Plain Jane

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4: Like A Bat Out of Hell

Jane’s first few days had gone smoothly. Lukan had been very relieved but he still believed it was only a matter of time before something happened.

Lilith had been going to stay home from work to show her around the first day but Lukan had volunteered on the excuse that he really needed a day off from dealing with the “mindless, soulless corpses that walk the halls of St. Defendens High,” to which Jane had replied with a sarcastic remark that made everyone but him laugh.

Surprisingly, Lilith hadn’t protested, and, though she seemed a little surprised, she also seemed pleased at his willingness to help Jane. Sofiya had wanted to stay home as well but Lilith had said that Lukan should be the one to show Jane around, looking at Sofiya with meaning that the younger woman seemed to understand immediately. Sofiya and Lilith smiled conspiratorially at one another, and then looked at Lukan and Jane. Jane seemed creeped out, while Lukan was just irritated that they’d seen through him so easily.
The guests had been informed of Jane’s future presence in The Haven, and as Lukan had predicted, the guests were furious. Even after Lilith had explained Jane’s difficult position, nearly half a dozen guests had decided to leave, but what had really surprised Lukan and the others was how Lilith had stuck up for Jane when the guests had resorted to name-calling and threats.

As it was, there were more than a few guests that could be potentially harmful to Jane should they take it into their heads to do something… foolish. However, he and his coven had made it clear that things would get… ugly should something happen to Jane.

Lukan had introduced Jane to nearly all of the remaining guests, many of whom treated her with veiled hostility. Lukan was determined to protect Jane at all costs, though why the life of someone like her was suddenly so important to him, he couldn’t understand. Her kind had never mattered to him before and mostly still didn’t. Why was it only Jane that could make him a walking contradiction?

Lukan had followed her around all day as she dusted, vacuumed, mopped, and cleaned over half The Haven, occasionally moving the heavier furniture so that she could reach hard-to-reach spots.

He’d never seen someone work so hard before. Jane had thrown herself into her work with everything that was in her and by the end of the day she had finished cleaning from top to bottom over half the hotel. She worked quickly and efficiently, never taking her eyes off the prize.

A few of the guests had tried to make her work harder by leaving extra messes lying around to show their resentment but Lukan had soon set them straight, and Jane never knew the difference. Her efforts hadn’t lessened as the week went on either. If anything changed in them, they grew more fervent and inexhaustible.

As Jane went back to school the next day, Lukan only had to worry about watching and following her on nights and weekends. The whole Haven was abuzz with gossip about Jane and him, and Lukan had absolutely no doubt that Lilith and Sofiya were both praying that most of it would come true.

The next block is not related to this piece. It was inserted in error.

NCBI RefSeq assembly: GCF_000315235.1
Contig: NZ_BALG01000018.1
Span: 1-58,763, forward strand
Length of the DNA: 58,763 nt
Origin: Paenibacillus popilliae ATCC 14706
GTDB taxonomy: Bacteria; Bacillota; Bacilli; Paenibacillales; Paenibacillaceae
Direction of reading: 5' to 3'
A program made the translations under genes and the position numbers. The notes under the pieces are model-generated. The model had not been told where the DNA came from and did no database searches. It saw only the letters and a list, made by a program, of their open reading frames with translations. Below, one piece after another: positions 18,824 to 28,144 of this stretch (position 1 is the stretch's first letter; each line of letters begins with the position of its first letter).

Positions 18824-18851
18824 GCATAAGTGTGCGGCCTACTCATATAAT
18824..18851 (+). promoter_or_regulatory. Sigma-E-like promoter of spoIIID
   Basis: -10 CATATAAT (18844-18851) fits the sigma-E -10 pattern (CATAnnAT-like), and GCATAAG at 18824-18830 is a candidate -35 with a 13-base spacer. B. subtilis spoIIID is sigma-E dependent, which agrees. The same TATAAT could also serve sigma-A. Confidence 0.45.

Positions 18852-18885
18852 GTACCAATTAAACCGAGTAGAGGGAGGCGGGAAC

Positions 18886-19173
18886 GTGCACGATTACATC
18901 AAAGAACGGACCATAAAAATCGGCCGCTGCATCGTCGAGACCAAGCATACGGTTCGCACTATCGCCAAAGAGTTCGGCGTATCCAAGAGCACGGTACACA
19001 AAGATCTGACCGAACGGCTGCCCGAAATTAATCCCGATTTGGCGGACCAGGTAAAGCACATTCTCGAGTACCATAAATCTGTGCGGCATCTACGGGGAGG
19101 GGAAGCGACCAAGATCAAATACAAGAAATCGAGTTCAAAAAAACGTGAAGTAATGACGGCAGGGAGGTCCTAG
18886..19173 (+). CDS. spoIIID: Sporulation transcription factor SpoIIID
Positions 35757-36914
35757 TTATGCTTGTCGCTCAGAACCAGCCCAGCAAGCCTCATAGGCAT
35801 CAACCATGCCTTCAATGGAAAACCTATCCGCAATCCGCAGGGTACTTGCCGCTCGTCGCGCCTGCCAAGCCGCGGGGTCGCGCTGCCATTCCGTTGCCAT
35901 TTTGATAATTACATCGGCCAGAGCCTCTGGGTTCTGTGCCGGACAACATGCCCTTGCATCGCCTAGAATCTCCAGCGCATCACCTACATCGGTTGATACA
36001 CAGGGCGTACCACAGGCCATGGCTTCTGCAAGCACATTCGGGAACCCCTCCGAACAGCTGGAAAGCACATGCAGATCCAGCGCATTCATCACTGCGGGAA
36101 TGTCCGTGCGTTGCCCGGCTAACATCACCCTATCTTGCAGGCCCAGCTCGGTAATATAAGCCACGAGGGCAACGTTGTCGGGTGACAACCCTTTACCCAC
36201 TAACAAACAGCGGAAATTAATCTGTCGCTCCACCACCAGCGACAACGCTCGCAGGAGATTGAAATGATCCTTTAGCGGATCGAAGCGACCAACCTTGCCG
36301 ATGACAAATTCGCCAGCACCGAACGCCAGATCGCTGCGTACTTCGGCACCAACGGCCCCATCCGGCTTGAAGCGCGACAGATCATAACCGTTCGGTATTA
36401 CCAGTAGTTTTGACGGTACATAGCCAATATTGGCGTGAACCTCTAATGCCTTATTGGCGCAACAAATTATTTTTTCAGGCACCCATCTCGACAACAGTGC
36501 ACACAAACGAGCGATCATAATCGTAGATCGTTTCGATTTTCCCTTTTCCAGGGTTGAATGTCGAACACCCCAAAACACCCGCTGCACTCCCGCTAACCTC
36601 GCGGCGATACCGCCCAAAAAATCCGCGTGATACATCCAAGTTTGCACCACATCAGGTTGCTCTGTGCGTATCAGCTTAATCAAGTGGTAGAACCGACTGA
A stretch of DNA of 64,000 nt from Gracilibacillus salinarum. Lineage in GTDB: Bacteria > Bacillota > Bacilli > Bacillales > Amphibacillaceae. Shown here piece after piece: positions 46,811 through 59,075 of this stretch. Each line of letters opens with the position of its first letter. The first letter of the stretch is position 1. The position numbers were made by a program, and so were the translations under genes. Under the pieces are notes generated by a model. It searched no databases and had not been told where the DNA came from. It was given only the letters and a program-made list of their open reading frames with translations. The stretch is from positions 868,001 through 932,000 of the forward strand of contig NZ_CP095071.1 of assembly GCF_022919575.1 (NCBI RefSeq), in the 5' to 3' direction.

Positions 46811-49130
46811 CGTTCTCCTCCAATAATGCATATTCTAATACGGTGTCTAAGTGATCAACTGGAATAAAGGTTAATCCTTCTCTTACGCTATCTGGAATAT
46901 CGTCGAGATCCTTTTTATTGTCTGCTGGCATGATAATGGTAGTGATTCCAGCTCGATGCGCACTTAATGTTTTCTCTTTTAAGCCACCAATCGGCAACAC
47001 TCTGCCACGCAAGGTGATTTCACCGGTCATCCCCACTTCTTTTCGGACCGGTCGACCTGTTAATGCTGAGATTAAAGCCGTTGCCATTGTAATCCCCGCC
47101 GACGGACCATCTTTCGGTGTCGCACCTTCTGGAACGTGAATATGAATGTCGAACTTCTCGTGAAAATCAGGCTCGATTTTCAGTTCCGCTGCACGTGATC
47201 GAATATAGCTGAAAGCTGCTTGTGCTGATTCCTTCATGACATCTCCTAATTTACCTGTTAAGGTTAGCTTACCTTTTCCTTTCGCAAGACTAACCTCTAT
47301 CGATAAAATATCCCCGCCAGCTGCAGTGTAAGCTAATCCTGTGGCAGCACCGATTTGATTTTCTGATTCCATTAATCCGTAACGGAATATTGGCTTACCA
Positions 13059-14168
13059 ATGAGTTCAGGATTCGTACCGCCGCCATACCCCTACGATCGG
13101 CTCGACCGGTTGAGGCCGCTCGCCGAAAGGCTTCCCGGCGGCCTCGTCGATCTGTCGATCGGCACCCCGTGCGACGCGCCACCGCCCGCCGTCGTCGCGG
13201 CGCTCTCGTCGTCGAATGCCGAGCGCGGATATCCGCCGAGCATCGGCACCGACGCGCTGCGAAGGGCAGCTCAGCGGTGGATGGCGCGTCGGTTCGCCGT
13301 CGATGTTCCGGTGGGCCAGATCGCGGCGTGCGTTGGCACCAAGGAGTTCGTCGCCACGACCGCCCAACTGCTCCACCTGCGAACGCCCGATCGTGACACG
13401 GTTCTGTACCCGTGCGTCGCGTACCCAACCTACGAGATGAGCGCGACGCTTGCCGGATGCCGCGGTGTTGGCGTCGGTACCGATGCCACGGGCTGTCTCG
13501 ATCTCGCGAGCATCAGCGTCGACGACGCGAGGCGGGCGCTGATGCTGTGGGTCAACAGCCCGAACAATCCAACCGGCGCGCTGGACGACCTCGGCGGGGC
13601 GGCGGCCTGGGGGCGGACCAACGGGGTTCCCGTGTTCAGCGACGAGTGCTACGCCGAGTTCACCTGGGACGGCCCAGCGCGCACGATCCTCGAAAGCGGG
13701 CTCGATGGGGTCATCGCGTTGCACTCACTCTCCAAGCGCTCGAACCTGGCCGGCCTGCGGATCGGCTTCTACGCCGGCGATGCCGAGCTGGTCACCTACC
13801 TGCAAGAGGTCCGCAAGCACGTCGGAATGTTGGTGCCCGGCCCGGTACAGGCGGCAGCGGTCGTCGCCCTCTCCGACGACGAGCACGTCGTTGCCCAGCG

In the time Lukan had spent with Jane, he had begun to notice things about her. Nothing life-altering but still, the things he learned intrigued him. The way Jane would luxuriate in the feel of the books by running her finger over their spines when she was cleaning the Library. The way Jane would scribble away furiously in a notebook she kept in her backpack on her breaks. The way she had gasped at the grandeur of each room as it was first being shown to her. The way she would offer to help cook dinner, even though she was exhausted from a long day’s work, just to spend a little more time with all of them and to postpone having to go back to her parents, though she never said as much. How she would stop whatever she was doing to help anyone she saw in need of it. The way Jane had asked Lilith if she would hold onto a third of her paycheck.

She hadn’t said so, but she was obviously afraid that her parents would take it away.

It was all the little things coming together that gave Lukan an understanding of the trusting, generous, hard-working, lonely soul that she was. It made her criticism of his leisurely behavior – “pure laziness,” as she referred to it – his care in appearance – “vanity,” she’d said – and his natural wit – “smart-ass attitude” she’d called it – a little more bearable.


It was Saturday afternoon and Jane was in the “Lunch Room,” as everyone had referred to it – breakfast and dinner were taken in the Dining Room – thinking about her first few days as she waited tables. Things had been difficult at first. Jane had no idea that the work would be so grueling, but as she had never been afraid of hard work it didn’t bother her much. It was the difficulty she had with the guests that bothered her so much. Lukan was right about them, something that grated on Jane a good deal. She could instinctually feel that they resented her, though they didn’t dare openly show it due to Lukan’s constant presence by her side. What she couldn’t understand was why they resented her being there. What was the big deal anyway? Shouldn’t they be happier now that their rooms and other living areas were clean?